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How might Alana Beard’s injury affect the Mystics?

Washington Mystics guard Alana Beard is most known for her defense, but her scoring ability might be what the Mystics miss most after her season-ending ankle surgery. <em>(Photo via AP/Manuel Balce Ceneta)</em>
Washington Mystics guard Alana Beard is most known for her defense, but her scoring ability might be what the Mystics miss most after her season-ending ankle surgery. (Photo via AP/Manuel Balce Ceneta)

In Chicago Sky forward Shyra Ely's touching blog post describing her reaction to her recent season-ending injury, one piece in particular just seemed to jump out and humanize the experience of being a professional athlete.

Resilient... - Yardbarker
I'm 26 years old, going into my 6th year in the WNBA. I can't afford to take 6-9 months off due to injury. I'm under contract and I just had one of my best seasons in the WNBA and overseas. (I played in China for 2 months.) Disappointed is not the word! You don't take injuries into account all the time. This is my livelihood. I'm supposed to be playing.

Whether it's a role player whose absence will barely register on the radar of casual fans or an All-Star expected to carry a team, what's humanly at stake - and perhaps often underappreciated -- is always the livelihood of someone who's dedicated their life to refining their craft.

It's easy for fans to forget the human side of professional athletes that Ely describes so well and so I not only appreciate her for reminding us of this oft-ignored human side, but also her willingness to illuminate it for us with such honesty. And upon hearing about Washington Mystics All-Star guard Alana Beard's season-ending ankle surgery, Ely's post is one of the first things that came to mind -- even if it's not necessarily a career-threatening injury, it's sad to see a player lose a year of a career that will only last a finite period of time.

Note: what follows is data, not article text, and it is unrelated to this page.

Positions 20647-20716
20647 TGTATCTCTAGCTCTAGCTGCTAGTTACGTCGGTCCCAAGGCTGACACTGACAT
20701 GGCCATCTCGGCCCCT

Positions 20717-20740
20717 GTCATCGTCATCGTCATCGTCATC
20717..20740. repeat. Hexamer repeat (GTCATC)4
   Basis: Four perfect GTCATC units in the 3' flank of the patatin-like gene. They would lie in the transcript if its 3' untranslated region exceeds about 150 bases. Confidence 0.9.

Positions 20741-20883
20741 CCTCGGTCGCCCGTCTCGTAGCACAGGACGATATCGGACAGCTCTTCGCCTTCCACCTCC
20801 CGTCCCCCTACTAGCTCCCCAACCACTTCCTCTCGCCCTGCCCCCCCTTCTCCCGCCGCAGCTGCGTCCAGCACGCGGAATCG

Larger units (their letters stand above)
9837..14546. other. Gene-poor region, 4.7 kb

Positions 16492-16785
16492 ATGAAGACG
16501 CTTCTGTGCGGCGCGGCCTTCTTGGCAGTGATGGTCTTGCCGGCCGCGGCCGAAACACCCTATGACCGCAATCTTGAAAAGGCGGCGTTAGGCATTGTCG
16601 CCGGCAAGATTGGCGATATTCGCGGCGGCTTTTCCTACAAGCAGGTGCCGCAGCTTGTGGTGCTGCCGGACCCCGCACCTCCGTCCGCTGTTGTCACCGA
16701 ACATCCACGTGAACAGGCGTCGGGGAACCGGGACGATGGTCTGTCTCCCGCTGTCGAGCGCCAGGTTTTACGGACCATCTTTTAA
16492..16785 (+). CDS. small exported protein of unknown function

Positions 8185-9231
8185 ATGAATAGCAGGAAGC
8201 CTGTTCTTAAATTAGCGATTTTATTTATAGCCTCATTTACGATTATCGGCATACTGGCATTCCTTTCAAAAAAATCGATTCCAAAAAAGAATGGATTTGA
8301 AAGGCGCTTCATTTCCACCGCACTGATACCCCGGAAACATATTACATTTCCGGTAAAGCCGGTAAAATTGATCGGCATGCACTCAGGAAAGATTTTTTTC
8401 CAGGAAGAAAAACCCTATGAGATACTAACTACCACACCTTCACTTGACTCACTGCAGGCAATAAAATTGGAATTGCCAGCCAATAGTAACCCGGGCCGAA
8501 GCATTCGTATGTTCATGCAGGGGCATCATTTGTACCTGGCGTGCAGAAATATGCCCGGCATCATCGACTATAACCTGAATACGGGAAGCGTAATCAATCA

That said, as fans, the initial impulse after an announcement like Beard's is to wonder what it means for the Mystics, a team who returned to the playoffs in 2009 and figured to only be on the upswing after an outstanding draft and signing playing legend Katie Smith.

In a release posted on the Mystics' website yesterday, general manager Angela Taylor counterposed a statement of disappointment about Beard's injury with a statement about the team's depth, talent, and intent "to continue to compete for the Eastern Conference Championship". However, in losing a player of Beard's caliber, there definitely seems to be a new layer of difficulty added to that quest for a conference championship. In the context of the developing broader narrative of this WNBA season, Beard's injury makes the Mystics another team that might be adversely affected by the roster cuts prior to the 2009 season and the salary cap reduction prior to this coming season.

Although the New York Liberty were relatively comfortable waiving forward Kelly Mazzante - who was a marginally productive role player for Phoenix last season -- after she suffered an ACL injury, the Mystics won't quite have it so easy in replacing Beard.